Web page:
Popular Science

We shouldn't disregard the ideas that come from teens' developing brains

Teens may be works in progress, but they help society evolve.

teens holding protest signs

They're quite aware of what they're going through.

Wikimedia Commons

When the students of Stoneman Douglas High School started class on February 14, it seemed to be a Valentine’s Day like any other. But by 2:30 p.m., it was clear it was a day that would live in infamy. Nikolas Cruz, a 19-year-old who was expelled from Stoneman Douglas last year, killed 17 students and injured 14 more, making it one of the deadliest school shootings in American history.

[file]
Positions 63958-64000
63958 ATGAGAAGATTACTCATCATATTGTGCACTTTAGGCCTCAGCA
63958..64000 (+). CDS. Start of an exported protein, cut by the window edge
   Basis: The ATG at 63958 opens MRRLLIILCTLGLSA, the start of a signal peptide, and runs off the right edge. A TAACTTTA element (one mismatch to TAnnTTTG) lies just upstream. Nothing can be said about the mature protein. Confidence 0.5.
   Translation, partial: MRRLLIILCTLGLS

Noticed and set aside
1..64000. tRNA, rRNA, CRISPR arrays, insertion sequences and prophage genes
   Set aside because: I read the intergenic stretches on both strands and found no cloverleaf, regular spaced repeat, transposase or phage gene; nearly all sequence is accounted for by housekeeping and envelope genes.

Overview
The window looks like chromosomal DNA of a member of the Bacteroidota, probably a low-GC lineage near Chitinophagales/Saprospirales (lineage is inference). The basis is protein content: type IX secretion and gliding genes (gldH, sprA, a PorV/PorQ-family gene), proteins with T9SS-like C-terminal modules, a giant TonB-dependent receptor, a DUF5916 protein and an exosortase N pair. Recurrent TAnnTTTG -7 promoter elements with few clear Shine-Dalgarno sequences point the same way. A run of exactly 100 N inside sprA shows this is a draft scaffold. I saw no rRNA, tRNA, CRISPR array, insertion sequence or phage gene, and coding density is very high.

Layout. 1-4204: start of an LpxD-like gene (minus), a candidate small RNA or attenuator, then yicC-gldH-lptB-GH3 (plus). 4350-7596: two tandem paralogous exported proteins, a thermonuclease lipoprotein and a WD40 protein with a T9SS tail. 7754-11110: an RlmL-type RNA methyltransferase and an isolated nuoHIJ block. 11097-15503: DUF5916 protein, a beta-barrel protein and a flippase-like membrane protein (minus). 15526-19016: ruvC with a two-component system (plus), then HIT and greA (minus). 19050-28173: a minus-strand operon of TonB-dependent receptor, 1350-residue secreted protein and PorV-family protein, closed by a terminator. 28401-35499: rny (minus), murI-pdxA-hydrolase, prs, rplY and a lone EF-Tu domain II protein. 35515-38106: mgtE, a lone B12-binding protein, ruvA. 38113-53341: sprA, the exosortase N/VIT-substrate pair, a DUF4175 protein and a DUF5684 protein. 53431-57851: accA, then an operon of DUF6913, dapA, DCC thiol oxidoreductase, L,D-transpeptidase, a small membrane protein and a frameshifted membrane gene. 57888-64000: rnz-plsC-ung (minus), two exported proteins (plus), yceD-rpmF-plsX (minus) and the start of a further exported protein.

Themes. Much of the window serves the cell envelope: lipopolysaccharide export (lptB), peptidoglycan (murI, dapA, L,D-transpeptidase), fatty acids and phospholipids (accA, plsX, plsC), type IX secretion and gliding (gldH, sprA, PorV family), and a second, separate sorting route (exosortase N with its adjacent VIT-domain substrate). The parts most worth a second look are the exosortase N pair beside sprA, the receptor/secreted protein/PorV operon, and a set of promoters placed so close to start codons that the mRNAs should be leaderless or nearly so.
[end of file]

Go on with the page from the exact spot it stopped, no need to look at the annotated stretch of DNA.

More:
In the two short weeks since, many of the teenaged survivors have spoken out against violence to national papers and TV news networks, and organized protests and legislative meetings to fight for stricter gun control in the United States. While many have spoken out in support of their to , others have taken issue not just with the survivors’ message—but with the notion they have the right to say anything at all.

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